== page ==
Dylann “Storm” Roof just wanted to take his country back. The twenty-one-year old shooter said as much as he gunned down nine congregants at Charleston’s historic Emmanuel African Methodist Episcopal Church last week: “I have to do it, . . . you’re taking over our country and you have to go.” He hoped his violent act would provoke a race war, lead to the restoration of legal segregation, and stave off further challenges to white dominance. Roof will be called many things in the weeks ahead – troubled loner, mass murderer, domestic terrorist, extreme racist. Few, however, will label him a foot soldier in the fight for white nationalism that has infested the American body politic since its inception, and still does.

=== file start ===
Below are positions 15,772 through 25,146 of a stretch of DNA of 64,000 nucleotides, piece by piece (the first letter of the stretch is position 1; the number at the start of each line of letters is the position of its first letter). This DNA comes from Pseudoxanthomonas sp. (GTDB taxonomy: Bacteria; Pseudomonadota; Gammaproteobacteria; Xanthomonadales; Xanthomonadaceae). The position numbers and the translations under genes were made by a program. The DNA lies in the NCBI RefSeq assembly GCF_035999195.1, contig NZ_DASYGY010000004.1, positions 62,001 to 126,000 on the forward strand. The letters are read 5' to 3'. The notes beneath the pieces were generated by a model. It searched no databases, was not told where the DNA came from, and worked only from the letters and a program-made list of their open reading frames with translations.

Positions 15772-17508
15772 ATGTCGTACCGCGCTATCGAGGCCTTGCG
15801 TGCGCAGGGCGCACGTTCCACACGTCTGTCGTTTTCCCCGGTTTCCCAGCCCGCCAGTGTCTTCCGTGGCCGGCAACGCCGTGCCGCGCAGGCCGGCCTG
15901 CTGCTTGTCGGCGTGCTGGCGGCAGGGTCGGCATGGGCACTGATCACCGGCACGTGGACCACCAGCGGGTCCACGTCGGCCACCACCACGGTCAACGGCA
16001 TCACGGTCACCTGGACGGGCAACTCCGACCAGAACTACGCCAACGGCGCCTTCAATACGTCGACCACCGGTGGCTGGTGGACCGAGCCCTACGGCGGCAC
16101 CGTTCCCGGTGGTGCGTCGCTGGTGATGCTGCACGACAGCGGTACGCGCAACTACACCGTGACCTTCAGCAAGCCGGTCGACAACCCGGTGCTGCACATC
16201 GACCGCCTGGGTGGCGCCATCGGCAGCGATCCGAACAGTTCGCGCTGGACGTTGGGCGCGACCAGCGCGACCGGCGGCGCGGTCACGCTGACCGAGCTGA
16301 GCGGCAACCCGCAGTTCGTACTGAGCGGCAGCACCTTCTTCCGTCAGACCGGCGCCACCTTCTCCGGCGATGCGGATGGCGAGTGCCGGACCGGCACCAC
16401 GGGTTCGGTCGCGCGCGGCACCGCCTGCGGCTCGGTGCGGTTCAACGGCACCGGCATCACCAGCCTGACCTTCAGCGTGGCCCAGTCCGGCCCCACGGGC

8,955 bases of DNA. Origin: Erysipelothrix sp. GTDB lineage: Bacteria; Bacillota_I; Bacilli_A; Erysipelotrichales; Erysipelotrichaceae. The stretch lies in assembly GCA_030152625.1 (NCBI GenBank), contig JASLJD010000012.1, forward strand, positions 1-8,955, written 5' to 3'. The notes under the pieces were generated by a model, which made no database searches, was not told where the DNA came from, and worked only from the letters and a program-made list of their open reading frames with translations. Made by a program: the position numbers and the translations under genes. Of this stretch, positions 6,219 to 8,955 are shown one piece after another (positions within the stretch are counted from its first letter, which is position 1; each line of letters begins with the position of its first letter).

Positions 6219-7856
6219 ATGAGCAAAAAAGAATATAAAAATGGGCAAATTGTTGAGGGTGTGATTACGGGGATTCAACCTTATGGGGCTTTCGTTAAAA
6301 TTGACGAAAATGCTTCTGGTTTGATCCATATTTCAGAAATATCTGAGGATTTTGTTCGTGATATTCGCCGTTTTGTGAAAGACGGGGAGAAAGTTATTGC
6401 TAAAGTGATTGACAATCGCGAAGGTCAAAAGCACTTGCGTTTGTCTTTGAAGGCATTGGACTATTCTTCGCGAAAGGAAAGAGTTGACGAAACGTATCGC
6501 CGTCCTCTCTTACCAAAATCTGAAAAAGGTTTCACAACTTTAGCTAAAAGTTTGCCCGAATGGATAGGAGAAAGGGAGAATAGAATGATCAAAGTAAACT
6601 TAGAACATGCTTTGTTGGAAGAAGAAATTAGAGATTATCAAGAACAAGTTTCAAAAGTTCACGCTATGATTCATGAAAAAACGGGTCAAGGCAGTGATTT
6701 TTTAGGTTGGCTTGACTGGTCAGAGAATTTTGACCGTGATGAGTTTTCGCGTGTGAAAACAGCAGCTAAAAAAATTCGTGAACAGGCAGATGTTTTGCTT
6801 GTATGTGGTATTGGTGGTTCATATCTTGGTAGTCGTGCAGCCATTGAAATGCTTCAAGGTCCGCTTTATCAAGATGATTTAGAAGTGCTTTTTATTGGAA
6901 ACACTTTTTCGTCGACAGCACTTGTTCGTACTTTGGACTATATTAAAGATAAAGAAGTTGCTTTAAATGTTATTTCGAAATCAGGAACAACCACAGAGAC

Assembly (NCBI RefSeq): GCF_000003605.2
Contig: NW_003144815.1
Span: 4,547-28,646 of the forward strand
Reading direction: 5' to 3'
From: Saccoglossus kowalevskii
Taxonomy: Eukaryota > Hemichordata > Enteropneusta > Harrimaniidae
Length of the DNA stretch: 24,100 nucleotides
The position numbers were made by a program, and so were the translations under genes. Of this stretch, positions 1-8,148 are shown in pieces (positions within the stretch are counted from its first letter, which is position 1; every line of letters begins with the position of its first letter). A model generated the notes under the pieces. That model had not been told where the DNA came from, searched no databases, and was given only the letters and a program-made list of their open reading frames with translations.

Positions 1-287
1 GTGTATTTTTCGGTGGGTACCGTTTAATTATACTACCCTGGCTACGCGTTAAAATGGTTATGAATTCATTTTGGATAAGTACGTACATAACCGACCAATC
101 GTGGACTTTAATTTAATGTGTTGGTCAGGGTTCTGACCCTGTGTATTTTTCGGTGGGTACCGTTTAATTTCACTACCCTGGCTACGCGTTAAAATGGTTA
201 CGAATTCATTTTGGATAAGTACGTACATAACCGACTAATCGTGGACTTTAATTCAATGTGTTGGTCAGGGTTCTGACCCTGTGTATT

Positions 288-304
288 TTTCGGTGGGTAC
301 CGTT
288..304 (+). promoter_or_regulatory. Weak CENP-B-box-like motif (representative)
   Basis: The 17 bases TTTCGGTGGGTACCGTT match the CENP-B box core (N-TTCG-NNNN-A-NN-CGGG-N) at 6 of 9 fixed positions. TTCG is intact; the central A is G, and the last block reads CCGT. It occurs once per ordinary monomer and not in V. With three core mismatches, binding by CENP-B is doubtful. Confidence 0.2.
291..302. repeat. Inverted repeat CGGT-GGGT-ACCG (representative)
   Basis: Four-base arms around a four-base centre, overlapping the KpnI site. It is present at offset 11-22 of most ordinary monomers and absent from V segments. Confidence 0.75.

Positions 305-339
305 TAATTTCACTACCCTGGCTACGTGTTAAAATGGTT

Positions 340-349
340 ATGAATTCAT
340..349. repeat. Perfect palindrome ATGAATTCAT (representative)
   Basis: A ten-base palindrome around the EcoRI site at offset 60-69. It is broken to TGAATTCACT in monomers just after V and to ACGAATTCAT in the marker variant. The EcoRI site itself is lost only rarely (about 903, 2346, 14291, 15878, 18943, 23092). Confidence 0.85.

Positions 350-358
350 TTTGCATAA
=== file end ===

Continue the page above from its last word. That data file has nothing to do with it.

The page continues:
For nearly two hundred and forty years, white Americans have been torn between adherence to civic nationalism and ethnic nationalism. The former is a sense of national identity and loyalty based on allegiance to a shared set of civic ideals – such as liberty, equality, and natural rights – and a common government. The latter is a sense of national identity and loyalty based on allegiance to one or more of the following: a common language, religion, culture, or, most importantly, a belief in a common biological descent. In the case of the United States, ethnic nationalism has usually meant white nationalism, the ideology that the nation was founded by white men for white men and should continue to be so. All others are interlopers.